Clarification on Individualized Hypertension Targets

In 2016, I would love to finally understand blood pressure targets for my patients. I know that the reason they keep changing is because there are new data coming in from large trials—most recently the SPRINT trial, which was in individuals without diabetes. But I think there are data from both ACCORD and ACCORDION that may actually tip us more in terms of tightening the blood pressure targets in our patients, rather than making them looser, which is what we've done recently.

So, I would really like for somebody in 2016 to help me understand the data and to help me individualize blood pressure targets in my patients, just like I individualize blood glucose targets. I don't find it hard to think about the glucose target for any given patient, but I often have difficulty in determining really what is the best blood pressure target for my patient, because I believe that appropriate control of hypertension can lead to a significant improvement in macrovascular outcomes.

A New Drug Combo

In 2016, I'm really hoping that IDegLira is approved. The combination of insulin and a glucagon-like peptide 1 (GLP-1) receptor agonist is phenomenal. You see really great improvements in A1cs, and I would like to be able to use this in my patients in the upcoming year.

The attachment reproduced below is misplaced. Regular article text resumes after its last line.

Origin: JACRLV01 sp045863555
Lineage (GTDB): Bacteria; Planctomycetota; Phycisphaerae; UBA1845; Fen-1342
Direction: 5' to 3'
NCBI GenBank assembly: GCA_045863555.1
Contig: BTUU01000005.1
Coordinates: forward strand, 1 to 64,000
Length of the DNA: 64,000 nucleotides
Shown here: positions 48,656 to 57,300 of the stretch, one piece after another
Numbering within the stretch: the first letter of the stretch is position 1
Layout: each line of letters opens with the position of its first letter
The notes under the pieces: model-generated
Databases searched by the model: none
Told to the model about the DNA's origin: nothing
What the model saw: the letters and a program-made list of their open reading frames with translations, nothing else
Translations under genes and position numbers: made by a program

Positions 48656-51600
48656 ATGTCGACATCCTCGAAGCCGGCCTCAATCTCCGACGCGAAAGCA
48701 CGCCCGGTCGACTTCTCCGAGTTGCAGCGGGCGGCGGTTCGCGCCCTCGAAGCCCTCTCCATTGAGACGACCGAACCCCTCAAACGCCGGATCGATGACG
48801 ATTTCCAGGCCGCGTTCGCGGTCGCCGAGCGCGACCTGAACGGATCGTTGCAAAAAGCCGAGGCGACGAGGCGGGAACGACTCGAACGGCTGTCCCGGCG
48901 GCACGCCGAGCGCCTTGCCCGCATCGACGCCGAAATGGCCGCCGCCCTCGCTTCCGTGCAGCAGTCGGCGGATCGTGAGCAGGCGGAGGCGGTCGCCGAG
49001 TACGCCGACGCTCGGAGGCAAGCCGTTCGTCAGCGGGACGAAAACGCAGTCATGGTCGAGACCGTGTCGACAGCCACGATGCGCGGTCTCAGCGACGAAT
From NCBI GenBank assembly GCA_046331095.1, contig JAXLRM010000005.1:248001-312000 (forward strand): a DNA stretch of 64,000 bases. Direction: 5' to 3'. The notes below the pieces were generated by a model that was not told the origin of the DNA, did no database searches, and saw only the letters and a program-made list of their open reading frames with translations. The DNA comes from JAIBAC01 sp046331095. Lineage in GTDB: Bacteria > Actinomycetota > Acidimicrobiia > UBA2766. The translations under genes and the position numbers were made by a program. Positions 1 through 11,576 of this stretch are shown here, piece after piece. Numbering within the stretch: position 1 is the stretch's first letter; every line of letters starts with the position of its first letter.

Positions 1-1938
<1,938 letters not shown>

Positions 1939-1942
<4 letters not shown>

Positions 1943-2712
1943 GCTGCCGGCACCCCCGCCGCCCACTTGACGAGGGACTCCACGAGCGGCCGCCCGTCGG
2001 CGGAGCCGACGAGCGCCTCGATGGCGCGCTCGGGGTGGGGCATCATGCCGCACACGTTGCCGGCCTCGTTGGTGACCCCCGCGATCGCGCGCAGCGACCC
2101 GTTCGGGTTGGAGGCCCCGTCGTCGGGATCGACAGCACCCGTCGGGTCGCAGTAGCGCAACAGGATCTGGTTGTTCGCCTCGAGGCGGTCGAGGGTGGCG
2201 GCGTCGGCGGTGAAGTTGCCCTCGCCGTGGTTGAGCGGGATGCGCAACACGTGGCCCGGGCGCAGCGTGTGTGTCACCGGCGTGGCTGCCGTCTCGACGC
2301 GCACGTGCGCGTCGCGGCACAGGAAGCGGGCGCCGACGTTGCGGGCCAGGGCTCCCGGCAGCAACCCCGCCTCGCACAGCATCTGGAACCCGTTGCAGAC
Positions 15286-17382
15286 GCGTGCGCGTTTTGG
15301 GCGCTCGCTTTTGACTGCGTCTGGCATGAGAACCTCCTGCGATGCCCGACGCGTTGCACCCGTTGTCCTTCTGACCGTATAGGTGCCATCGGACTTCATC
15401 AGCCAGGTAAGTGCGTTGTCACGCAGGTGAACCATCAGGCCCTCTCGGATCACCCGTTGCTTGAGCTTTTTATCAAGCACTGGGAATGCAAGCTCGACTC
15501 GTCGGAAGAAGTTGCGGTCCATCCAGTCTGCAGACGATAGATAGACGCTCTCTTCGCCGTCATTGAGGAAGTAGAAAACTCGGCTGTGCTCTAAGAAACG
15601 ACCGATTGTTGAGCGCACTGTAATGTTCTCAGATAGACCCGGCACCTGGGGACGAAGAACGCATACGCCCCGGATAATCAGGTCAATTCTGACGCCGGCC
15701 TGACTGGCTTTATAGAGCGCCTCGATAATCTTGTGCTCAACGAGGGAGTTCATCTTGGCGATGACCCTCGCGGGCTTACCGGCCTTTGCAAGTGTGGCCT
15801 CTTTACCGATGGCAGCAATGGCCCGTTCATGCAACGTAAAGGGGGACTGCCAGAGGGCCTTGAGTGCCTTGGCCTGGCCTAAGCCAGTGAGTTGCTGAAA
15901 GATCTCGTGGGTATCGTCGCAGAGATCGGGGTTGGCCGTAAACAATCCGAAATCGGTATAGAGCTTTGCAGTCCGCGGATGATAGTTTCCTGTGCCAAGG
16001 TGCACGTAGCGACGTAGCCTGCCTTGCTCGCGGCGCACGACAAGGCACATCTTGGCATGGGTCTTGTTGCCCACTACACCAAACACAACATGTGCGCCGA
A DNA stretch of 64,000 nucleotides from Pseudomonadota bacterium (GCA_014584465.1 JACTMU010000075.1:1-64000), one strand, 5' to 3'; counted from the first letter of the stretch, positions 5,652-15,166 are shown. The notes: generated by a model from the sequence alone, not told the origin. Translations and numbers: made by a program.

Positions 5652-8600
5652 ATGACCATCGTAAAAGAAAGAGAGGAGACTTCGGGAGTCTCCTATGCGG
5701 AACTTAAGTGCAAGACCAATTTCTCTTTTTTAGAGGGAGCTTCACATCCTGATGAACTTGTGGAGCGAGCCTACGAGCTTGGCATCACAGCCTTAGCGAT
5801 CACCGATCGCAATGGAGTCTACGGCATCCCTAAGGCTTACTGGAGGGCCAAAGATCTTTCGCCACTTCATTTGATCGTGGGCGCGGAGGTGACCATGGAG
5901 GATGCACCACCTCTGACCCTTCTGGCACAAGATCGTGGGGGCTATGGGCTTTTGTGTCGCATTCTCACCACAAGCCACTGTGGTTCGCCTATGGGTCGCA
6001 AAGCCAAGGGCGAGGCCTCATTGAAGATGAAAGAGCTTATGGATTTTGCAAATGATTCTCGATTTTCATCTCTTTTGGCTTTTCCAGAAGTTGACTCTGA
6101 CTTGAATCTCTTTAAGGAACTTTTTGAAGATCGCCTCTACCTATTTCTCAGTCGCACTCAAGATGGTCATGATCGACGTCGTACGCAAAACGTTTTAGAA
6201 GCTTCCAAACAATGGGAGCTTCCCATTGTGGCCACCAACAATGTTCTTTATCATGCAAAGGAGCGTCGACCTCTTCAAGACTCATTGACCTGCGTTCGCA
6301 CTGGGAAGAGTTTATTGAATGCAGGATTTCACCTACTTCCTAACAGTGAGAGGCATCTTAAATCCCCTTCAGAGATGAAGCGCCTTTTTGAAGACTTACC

Improved Diabetes Management for All

My final wish is in the realm of public health. In 2015, we had some pretty good news: Rates of obesity are leveling off, and the increase in diabetes rate is also leveling off, and I think that's great. The problem is that's not true in everyone.

In my Beverly Hills practice, where patients are more educated, wealthier, and more often Caucasian, those are the patients who are seeing a lot of this benefit. In the area that I work the other part of the time—in East Los Angeles, where my patients are poor or less well-educated, and are Latino or African American—these rates aren't changing nearly as much.

So in 2016, I'd love to see a broader public health effort to really help these communities where need is greatest. I'd like to see better payment and reimbursement for such tools as the Diabetes Prevention Program (DPP). I'd like to see it reimbursed in the Medicare population. I'd like to really see improvements in terms of diabetes and obesity prevention, where it counts the most.

In summary, I'd like to see us more able to apply some of the benefits and tricks we've learned in our higher socioeconomic populations, and apply them across the socioeconomic spectrum so that all patients from all walks of life have the same access to these preventive health measures.

Have a happy 2016, and I hope both you and your patients stay healthy and well.